I stumbled across this blogpost which nails it. Same stuff, different year. Commentators moaning about exam standards not being as tough as they were in the good ol’ days.

Back in the mid-1990s I was ambushed by BBC Radio Cambridgeshire about 5 seconds after opening my results envelope. I was trembling, clutching a slip that told me I’d scored all As or Bs. In the grand scheme of things, this was the biggest deal in my life up until then. I can’t recall having worked for anything as hard as those exams. With hindsight, the only thing I ever really threw the kitchen sink plus more at was my civil service fast stream application – which like my GCSEs I was successful in, in that it got me to the next stage of life as hoped.

‘Aww! My followers just got their results!!!’

A number of long-time Twitter followers received their A-level and GCSE results recently. As you can imagine, many of them are absolutely buzzing – and quite possibly as drunk as I was this time all those years ago. Funnily enough I’m going to be filming three of them as they perform more musical masterpieces in and around Cambridge in the next few days.

Now is not the time to talk about falling exam standards

It really isn’t. It’s not censorship. It’s self-discipline and tact. I remember during my university days a Guardian journalist trying to work out how easy A-level sociology was by enrolling himself to take the exam on deadline day and revising for six weeks before doing the exam and getting an A in it. He was subsequently ripped to pieces for not checking his privilege – in particular:

  • Being older & more educated than nearly all of the other people taking the exam – he had a university degree which most 18 year olds don’t have
  • Only taking one exam, not the three or four that other candidates took
  • Not having the pressure of taking an exam as if your future depended on it

I found out the difference during my year out between college and university, when I did A-level history in an evening class. With my university place secured, I positively enjoyed the exam – something that could not be said for my compatriots in the hall. But because I had been where they were the previous year, it wasn’t something to be all cocky about. Rather it was a case of ‘I know how you feel’.

Collective success vs individual success

Perhaps the difference between GCSE result and the Fast Stream was the latter was a collective celebration, whereas the latter was an individual one. In the grand scheme of things, the talents and successes of young people are criticised more than celebrated. If it were the latter, the political establishment wouldn’t be putting so many barriers in the way of that talent and potential being realised. It’s not just tuition fees but the burden of training and education generally being shifted from employer and state to individuals – at a time where there are fewer ‘jobs for life’ and re-training is now par for the course.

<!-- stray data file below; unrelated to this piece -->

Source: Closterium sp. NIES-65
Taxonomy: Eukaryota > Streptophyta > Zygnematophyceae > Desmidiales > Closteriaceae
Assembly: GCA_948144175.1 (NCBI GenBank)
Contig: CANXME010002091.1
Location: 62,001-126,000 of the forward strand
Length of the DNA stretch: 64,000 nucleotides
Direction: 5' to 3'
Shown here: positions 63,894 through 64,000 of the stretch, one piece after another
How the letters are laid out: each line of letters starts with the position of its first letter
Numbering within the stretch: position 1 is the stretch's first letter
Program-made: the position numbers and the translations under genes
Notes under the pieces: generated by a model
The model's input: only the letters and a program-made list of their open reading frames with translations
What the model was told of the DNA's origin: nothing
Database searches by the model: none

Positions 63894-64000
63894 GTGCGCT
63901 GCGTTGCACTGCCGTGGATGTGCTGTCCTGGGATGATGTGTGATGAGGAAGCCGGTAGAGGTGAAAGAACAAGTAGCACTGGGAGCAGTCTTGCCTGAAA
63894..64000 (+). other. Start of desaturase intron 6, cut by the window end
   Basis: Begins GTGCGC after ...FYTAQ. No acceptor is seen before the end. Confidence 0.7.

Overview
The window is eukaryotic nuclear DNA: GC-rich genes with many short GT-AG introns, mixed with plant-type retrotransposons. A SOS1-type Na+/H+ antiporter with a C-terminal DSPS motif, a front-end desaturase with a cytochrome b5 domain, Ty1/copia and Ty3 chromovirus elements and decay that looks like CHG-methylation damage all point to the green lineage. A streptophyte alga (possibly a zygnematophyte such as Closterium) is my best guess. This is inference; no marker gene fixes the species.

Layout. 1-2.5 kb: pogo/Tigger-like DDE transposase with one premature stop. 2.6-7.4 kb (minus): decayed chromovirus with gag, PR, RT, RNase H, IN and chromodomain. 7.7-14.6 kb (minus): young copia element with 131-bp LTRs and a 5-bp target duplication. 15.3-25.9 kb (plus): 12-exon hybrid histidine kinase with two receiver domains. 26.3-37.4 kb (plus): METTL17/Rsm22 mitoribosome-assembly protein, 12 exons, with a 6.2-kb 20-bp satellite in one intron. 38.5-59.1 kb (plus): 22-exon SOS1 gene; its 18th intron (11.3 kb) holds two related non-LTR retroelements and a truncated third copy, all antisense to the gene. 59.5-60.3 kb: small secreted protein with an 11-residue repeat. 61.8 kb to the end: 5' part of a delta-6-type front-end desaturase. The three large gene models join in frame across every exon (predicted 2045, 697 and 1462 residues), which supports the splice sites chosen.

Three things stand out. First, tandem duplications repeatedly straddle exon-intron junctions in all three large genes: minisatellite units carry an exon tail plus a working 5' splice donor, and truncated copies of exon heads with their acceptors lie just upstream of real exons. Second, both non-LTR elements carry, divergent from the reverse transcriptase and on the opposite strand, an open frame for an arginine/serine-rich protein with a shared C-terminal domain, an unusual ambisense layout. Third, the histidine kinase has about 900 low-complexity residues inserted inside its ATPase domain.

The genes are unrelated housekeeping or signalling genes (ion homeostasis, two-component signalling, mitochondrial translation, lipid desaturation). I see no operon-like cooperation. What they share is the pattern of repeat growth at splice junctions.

Adults in the wider community have a responsibility to help young people reach their potential

Looking back, one of the things that was never really apparent during my college – or even university years was the desire of the older adults in the wider community around me to take an active interest in my progress (or otherwise) in those years. Certainly not more than any box-ticking system required. The impact probably changed not only the results I got at A-level, but my choice of university and subject too. And inevitably career path. That said, given my health disposition there is every chance I’d have ended up back where I currently am even if I had followed the ‘life on a piece of paper’ path.

This is where organisations such as the Cambridge Area Partnership come in. I’m particularly interested in the way institutions function. The problem I’ve found over the past couple of years is that when it’s one person jumping up and down, institutions don’t listen. It’s only when you get other people involved and put pressure from multiple directions that they start shifting. The other thing I’ve found is continually evaluating and adjusting your approach also keeps institutions on their toes. 2014 has been a case in point as far as my actions are concerned. Almost outspokenly assertive early on in the year, I made my point by unexpectedly standing for election as Puffles. The result of that was repeatedly raising issues that helped influence local democracy and local policies.